How to Break Out of a Sales Plateau
July 19, 2018
Your business has a solid marketing plan. You are a great salesperson yourself, have great outside sales reps, and/or super inside sales assistants. From customer feedback, you know your customer service and follow-up techniques are good. They certainly equal, if not exceed, the competition. Your business gets rave reviews on your website and different social media sites on the products or services it sells. With all these good things going for your business, you have to ask, “Why are sales numbers flat?” With the length of time your business has been in existence, this is not what should be happening? In this stage of your business’ life cycle, the future should be more optimistic than it is.
So, how do you get the numbers to start moving again in an upward direction after the sales graph begins to flatten out?
Customize Sales Efforts
Sales efforts certainly have to be broad enough to appeal to the general target market, but sometimes those efforts have to be customized to land a specific customer. Depending on the business and the potential size of a new order, the standard sales process might need tweaking.
If your business has been trying to close a potential customer without making positive inroads, this might be the time to change the normal sales efforts and develop a new, innovative approach to win over a specific customer when warranted. Start brainstorming on ways to turn the tough prospect into a profitable customer. If you’re the salesperson, think of unique approaches. Ask employees for their opinion. If your business has a sales team, gather everyone together for a group brainstorming session. Just one new idea or positive thought can create a new sale leading to forward momentum that helps bring the business out of a sales plateau and excite everyone on board.
Change the Closer
Review how sales are actually closed at your business. What is the closing percentage? Could it be better? Many times, the price is right, the product or service is exactly what the customer needs, the sales pitch is on target, but the closer is wrong. If this is the case, consider getting someone else involved in addition to the original salesperson to get fresh ideas on how to close the sale and, hopefully, "seal the deal." If you’re the salesperson, think about bringing in someone else to assist...maybe a technical expert in your business or an experienced salesperson handling other accounts. If someone is working with the prospect, maybe you (the owner) needs to lend a helping hand. Customers are often impressed when owners or senior level people get involved as it demonstrates the prospect’s importance to the business.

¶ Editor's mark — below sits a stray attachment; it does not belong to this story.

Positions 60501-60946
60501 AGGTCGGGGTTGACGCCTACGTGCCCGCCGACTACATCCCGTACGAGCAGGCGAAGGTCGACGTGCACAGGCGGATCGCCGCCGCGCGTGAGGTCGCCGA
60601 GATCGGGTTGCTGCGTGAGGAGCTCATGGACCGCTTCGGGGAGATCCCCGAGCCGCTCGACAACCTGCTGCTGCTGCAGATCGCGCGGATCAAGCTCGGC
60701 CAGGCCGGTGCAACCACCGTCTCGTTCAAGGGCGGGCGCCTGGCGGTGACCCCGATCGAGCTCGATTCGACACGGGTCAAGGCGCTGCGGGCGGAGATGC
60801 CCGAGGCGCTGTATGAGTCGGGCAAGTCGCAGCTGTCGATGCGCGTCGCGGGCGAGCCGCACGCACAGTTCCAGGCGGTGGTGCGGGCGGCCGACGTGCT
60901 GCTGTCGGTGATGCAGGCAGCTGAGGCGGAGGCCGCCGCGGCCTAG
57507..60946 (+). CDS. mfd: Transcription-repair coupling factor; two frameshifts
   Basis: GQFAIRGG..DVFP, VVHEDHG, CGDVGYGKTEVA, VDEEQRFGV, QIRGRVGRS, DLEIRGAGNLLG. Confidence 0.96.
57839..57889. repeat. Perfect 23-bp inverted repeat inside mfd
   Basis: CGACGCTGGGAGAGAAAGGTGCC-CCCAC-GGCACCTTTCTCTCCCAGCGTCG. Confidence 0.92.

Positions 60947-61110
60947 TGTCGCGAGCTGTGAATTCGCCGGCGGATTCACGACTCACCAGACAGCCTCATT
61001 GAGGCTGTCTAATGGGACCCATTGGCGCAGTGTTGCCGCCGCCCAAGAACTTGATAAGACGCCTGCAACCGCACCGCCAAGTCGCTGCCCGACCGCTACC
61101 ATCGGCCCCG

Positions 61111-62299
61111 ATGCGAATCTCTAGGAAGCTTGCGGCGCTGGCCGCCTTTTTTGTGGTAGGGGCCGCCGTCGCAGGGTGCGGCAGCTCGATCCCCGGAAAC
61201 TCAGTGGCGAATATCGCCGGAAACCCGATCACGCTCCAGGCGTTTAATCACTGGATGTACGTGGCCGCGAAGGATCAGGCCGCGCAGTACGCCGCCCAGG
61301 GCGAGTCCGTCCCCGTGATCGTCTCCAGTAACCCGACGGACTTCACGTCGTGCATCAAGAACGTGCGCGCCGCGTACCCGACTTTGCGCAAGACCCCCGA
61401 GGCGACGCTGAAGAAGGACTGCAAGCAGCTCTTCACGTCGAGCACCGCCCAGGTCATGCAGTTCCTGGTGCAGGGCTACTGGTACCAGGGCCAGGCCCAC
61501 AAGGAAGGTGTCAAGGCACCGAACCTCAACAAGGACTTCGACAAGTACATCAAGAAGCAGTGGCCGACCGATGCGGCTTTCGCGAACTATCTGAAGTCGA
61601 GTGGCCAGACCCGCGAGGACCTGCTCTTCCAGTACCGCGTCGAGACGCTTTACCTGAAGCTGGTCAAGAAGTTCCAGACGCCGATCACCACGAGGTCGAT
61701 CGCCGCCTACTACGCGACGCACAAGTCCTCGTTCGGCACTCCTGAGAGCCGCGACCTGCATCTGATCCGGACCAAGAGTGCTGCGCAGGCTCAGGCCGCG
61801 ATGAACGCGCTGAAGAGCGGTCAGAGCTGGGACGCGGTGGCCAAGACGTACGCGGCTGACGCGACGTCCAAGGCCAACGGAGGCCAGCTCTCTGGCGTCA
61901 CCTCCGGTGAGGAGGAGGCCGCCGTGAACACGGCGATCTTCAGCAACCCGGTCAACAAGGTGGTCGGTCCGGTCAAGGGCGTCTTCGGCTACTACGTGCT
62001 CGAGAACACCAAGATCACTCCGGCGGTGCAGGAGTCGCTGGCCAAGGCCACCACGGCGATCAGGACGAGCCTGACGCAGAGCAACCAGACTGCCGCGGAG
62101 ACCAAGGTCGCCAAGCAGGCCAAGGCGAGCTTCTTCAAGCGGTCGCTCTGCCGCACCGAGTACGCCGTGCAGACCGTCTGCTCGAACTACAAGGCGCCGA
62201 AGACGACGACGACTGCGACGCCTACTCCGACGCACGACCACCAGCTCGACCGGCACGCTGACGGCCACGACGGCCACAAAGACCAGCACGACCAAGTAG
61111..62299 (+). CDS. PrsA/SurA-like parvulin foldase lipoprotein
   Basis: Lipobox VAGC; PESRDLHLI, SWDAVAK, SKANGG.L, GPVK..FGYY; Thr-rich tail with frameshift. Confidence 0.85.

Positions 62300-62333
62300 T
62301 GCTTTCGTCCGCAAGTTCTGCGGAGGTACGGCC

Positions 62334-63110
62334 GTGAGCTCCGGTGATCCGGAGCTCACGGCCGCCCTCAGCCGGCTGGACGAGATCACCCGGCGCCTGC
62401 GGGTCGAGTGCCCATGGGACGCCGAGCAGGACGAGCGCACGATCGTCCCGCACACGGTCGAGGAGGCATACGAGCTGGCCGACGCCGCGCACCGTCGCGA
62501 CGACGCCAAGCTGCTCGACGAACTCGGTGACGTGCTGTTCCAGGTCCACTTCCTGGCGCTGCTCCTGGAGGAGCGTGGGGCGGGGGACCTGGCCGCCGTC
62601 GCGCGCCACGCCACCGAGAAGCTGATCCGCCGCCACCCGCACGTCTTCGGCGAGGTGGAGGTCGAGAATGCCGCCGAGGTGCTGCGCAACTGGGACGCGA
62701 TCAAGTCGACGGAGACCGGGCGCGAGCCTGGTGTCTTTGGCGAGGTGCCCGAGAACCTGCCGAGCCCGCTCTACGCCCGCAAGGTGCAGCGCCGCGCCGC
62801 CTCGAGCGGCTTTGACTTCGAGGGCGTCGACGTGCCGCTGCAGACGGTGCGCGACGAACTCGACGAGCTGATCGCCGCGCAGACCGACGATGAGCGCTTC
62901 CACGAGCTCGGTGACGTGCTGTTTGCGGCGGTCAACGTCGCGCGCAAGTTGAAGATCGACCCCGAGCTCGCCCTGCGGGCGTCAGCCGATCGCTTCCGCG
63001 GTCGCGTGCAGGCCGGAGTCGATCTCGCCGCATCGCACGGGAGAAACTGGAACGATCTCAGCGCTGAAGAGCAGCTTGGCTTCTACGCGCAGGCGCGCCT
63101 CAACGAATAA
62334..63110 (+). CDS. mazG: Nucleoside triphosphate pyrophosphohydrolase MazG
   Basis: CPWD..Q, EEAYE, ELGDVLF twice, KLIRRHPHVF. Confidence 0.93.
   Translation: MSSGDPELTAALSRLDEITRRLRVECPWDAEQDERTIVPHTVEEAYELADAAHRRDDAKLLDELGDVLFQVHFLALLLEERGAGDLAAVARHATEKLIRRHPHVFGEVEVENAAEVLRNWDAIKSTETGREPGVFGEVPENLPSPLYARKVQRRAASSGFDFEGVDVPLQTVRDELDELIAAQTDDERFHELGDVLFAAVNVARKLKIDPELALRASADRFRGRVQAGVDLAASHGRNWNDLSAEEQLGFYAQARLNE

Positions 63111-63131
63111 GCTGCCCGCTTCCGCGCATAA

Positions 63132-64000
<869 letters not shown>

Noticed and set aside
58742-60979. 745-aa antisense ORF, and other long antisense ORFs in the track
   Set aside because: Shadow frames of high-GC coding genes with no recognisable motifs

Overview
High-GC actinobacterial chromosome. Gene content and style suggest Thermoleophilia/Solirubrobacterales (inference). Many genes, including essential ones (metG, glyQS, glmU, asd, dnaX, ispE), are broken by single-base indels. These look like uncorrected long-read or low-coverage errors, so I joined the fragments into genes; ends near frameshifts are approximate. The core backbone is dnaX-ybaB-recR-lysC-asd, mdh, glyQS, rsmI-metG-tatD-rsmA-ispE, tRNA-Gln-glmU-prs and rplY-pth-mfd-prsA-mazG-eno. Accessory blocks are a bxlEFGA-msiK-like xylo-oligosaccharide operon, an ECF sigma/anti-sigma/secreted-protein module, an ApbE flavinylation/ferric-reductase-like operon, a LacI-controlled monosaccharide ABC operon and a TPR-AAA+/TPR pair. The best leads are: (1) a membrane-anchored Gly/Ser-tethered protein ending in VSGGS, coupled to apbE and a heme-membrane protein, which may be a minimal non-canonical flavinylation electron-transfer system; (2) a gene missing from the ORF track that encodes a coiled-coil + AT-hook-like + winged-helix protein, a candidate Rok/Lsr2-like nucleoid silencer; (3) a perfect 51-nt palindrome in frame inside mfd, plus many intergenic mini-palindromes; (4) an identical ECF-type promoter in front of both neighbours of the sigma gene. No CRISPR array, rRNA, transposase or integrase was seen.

Keep the Concentration
Maybe the sales pitch is right, closers are good, but everyone is too busy handling other day-to-day functions in a small business or SME that keep them from concentrating on this important business function. Selling is both an art and a science. It must be handled properly to be most effective. Distractions must be held to a minimum while concentration must be at the highest level. Periodically, the entire sales cycle should be reviewed for change. Just like other business functions, nothing remains the same or should remain the same. Customers, competition, products, services, and employees are constantly in some form of flux. Without periodic review, the sales process may start to lag. A current review, therefore, keeps the process current. If additional expenses have to be incurred, simply determine how much additional profit can be added to the bottom line after the change (additional sales less additional costs) to evaluate if the proposed change or changes are worthwhile.
Why keep the sales process the same achieving the same results? Sometimes, it only takes small tweaks in the sales strategy to get out of a plateau.